Symptoms of MS
Multiple sclerosis (MS) symptoms can vary widely between patients. In the early stages of the condition, symptoms are generally mild and come and go, but as the condition progresses they tend to become worse and last longer.
MS can affect any part of the CNS, damaging the nerves in that area. This damage to the nerves can affect different parts of the body, which explains why MS can have such a wide range of symptoms.
Typical symptoms of multiple sclerosis include:
- Blurred vision or pain behind the eye. Known as optic neuritis, this results from inflammation of the optic nerve.
- Muscle weakness in arms and legs, due to damage to the neurons controlling muscle movement. Patients may need assistance with walking such as a cane or wheelchair.
- Altered sense of touch, numbness or tingling.
- Pain, e.g. burning pain in arms and legs, pain in the face (trigeminal neuralgia).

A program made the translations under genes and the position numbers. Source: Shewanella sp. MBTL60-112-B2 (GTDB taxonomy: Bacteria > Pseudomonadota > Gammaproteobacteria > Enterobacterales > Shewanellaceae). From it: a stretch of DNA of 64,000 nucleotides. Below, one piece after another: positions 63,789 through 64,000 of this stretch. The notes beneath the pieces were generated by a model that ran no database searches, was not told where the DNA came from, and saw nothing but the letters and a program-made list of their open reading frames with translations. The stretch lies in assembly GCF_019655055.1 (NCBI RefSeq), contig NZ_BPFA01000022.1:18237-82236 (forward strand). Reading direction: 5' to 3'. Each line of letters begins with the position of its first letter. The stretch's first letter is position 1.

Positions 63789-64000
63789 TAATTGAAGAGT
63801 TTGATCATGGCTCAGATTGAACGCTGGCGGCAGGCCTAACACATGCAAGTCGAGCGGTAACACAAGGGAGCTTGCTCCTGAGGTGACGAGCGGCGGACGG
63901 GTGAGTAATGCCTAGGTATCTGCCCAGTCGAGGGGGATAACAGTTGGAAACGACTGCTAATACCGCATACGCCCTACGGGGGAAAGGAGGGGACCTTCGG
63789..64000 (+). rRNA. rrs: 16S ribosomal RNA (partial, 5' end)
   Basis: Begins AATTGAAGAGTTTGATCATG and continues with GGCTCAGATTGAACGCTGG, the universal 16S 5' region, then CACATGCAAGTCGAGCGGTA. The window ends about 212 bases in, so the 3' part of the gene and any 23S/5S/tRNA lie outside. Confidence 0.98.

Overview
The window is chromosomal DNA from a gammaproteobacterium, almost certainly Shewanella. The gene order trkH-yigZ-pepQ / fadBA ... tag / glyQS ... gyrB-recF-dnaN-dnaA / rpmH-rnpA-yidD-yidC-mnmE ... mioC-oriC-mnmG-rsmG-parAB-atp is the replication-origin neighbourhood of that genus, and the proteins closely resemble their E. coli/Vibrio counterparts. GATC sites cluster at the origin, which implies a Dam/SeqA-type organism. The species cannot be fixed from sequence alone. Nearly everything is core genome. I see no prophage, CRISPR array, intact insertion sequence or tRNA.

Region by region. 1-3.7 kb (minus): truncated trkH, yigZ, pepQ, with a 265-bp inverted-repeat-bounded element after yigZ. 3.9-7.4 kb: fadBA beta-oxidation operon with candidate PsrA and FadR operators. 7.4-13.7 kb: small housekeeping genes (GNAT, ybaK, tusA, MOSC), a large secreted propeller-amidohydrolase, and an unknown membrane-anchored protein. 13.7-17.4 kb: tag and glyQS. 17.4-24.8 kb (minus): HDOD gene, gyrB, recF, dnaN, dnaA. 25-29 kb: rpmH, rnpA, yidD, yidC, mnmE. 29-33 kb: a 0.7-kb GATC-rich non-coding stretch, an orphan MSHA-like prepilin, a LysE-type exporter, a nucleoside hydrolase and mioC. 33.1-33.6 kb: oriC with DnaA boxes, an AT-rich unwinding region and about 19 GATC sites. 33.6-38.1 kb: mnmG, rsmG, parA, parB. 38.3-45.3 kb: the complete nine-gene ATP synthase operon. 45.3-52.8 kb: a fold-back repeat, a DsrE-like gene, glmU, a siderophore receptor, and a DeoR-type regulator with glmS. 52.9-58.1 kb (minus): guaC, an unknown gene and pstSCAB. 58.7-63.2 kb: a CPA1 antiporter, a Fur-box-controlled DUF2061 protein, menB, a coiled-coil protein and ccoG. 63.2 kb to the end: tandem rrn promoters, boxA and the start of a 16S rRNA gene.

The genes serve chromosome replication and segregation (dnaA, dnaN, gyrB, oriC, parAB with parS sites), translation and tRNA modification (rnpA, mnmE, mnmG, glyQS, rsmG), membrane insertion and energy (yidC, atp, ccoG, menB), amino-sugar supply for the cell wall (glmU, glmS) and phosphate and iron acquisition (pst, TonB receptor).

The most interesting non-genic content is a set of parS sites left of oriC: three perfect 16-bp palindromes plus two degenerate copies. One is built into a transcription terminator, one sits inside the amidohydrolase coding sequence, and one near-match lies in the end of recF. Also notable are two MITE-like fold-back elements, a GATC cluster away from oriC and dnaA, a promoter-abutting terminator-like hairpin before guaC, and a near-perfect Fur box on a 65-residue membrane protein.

- Spasticity, i.e. stiffness or tightness usually in the arms and legs which can be painful.
- Difficulties with the bladder, unable to control the urge to urinate or unable to completely empty the bladder.
- Difficulties with the bowels, e.g. constipation or incontinence.
- Difficulties having sex, e.g. erectile dysfunction or lack of sex drive.
- Difficulties with balance and co-ordination, e.g. loss of balance when walking or difficulty with writing.
- Fatigue/extreme tiredness.
- Cognitive problems, e.g. loss of memory, difficulty concentrating.
Depression, due to changes in the brain resulting from MS or as a reaction to having MS and coping with the symptoms.
The symptoms associated with an attack or relapse of MS can be treated with corticosteroids, as discussed in Treating a relapses. Other treatments are also available for specific symptoms and should be discussed with a healthcare provider.